When Modi was elected he gave many Jumalas and promises but after 6 years where does the nation stand.The Law and Order situation is so bad that even Indian investors are going abroad to invest but Modi is too busy to control booth houses of Parliament see the downward so any bill can be passed without any opposition.meetings around the world and unable to see the downturn but only politics.Where is any agenda of development ?



Sandeep Kumar

BJP supporters should not apply too much brain, because they don''t have one...



Raj Tillan

India has reached at a stage big bang is must lynching elements have got hold of arms of Govt and crony capitalist shave got hold of iNdustry. The system needs a shock treatment.




As far as these foolish land acquisition and labor laws remain the same no industry can be competitive in India. those cosmetic changes are like dabbing amrutanjan for cancer!




Dear financial experts, please don''t give any big bang reform ideas to our govt anymore, they will twist and make rubbish of the original concept and bang the ordinary people.



Hari Krishna Johri

Like notebandi & implementation of GST .




No more reforms by these uneducated-fanatic morons,



Satendra Yadav

we need second wave of BIG BANG reforms like DeMo, GST again..then, indian economy will be super fast!!!..hehehehe



Raj Tillan

yes wait for reforms led by Rahul gandhi



Satendra Yadav

We saw Rahul Gandhi's congress reforms already bhakt..India grew with 8% with them...with your tea vendor's reforms, India growing at sub-5% and poised to grow southwards more..Bol jai shree ram!



Nitin Shah

Unless robust legal framework and quick Justice is delivered, everything else is futile



Yash Pal

You have stated the problem succinctly.



Desi Doodh

I think we need more of Demonetization type of reforms and GST type of reforms. This current govt lacks the brain power to do anything else. Let''s protect our motherland from these incompetent nincompoops.



Nand Lal Chogal

Very simple. Revive the strangled real estate. Construction activity will move the stranded economy. Reduce registration fee drastically as is in western countries. Results would be visible in 3 months. FM must not follow the rusted 10 years old economic polities.




No solution without 1. Free Japanese condoms to control population 2. End Marwadi business dominance India and allow Fortune 500 to freely operate in India and take over India enterprise 3. Massive spending on bottom of the pyramid needs like toilets, water, nuclear power and energy, roads, bridges, housing etc.... Need new leadership for this, a visionary not tea sellers, spiritual gurus and or Harvard educated fools or corrupt educated lungis.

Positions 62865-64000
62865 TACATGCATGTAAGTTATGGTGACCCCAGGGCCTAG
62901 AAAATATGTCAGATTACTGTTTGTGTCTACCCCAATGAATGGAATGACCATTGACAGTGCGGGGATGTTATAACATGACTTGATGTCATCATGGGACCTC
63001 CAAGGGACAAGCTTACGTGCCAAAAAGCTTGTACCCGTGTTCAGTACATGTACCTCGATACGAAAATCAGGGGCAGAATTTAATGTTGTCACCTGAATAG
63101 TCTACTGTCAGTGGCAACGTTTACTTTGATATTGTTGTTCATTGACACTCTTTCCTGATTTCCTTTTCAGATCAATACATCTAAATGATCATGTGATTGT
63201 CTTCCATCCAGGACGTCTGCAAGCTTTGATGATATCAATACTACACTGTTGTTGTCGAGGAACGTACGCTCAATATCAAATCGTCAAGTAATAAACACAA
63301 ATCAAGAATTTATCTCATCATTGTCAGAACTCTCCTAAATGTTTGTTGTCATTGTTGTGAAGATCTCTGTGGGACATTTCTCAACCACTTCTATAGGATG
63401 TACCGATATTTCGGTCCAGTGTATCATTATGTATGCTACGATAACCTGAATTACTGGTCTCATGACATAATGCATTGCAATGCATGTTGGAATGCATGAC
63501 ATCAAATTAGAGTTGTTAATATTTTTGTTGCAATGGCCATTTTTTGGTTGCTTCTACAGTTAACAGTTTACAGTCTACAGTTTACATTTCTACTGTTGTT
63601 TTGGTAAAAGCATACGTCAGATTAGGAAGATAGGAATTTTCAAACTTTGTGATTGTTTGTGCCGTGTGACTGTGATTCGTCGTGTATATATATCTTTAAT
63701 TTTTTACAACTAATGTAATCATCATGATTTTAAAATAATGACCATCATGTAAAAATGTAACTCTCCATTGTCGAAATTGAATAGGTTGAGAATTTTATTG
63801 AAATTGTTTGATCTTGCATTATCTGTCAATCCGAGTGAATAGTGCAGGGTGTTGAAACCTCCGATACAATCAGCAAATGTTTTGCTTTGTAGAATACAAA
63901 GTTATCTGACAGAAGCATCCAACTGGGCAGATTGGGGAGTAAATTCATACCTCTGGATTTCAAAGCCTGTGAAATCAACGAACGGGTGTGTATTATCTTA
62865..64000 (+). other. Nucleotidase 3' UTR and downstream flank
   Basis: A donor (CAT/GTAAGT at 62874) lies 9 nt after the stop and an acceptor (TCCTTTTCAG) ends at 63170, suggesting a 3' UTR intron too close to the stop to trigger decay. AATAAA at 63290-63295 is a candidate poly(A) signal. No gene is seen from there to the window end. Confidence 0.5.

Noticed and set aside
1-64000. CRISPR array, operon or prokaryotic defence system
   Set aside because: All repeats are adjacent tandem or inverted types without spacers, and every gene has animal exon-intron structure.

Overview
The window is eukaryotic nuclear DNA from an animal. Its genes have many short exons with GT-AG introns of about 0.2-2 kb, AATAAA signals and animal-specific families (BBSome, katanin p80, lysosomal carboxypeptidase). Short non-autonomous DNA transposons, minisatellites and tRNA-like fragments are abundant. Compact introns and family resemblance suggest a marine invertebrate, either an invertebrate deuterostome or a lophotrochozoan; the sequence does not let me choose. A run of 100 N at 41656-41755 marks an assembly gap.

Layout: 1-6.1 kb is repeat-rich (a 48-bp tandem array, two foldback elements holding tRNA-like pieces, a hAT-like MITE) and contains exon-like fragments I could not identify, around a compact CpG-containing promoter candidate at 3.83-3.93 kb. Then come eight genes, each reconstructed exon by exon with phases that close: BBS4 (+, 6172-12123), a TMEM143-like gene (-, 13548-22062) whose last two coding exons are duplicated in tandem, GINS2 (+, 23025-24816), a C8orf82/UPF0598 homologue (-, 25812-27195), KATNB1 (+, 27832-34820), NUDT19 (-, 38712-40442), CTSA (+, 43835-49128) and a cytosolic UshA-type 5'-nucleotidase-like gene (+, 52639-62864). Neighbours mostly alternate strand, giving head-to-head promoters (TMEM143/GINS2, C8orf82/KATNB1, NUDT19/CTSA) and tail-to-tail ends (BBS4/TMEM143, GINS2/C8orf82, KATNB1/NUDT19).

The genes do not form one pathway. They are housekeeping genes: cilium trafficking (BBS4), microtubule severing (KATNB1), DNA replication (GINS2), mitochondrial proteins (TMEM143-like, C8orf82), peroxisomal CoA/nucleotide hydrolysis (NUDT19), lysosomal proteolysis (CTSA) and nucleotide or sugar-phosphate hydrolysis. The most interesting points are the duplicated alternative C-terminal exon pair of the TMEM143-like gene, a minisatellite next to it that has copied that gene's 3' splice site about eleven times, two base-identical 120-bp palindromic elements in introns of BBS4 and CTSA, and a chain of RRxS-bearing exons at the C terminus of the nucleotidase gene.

如果没有以下措施,就没有解决方案:1. 免费日本避孕套,控制人口;2. 终结印度玛瓦迪企业的统治地位,允许财富500强企业在印度自由运营,接管印度企业;3. 金字塔底层需要大量的投入,如厕所、水、核能和能源、道路、桥梁、住房等。为此需要新的领导,一个有远见的人,而不是茶贩子、精神导师、受过哈佛教育的傻瓜,或是附败的受过教育的笨蛋。


R D Vohra

No difference between a marwadi and a jew when it comes to business



Aziz Siddiqui

It is going to be WORST in another 6/8 months.... my comment is after reading various Financial Experts, Indian outsiders..



Raj Tillan

8 months is far away .. experts are BCOM failed who float on top because mentally they are light weight



Yash Pal

Highly anti national to not believe the Govt''s handouts.




Those criticising Modi here that he is incapable for doing these reforms need to make them aware of Article 370 again.For fake liberals opposing Modi and abusing him is only option.They talk as if Congress changed India and brought it as par China in 70 years.



Aishvaraya Gupta

feku can do only jumlas not reforms... dont expect miracles from a nincompoop



Kamal Jain

Reform means big booties like corporate tax cut and relief from legitimate dues ???? Politicians and and big businesses are ruining the country !!!!



Goswami Boy

At least do a small bang. Kick Nirmala out, Bring someone at least has credibility and explain policies to people.



Shrinivasa Kamath

Reforms are urgent need. All that is done so far, though not in small measures, continues to be insufficient to improve the situation now. It is the current situation that demands more to be done. Never before, the economy has decelerated like now, in spite of efforts to improve. What was good yesterday is not good enough now.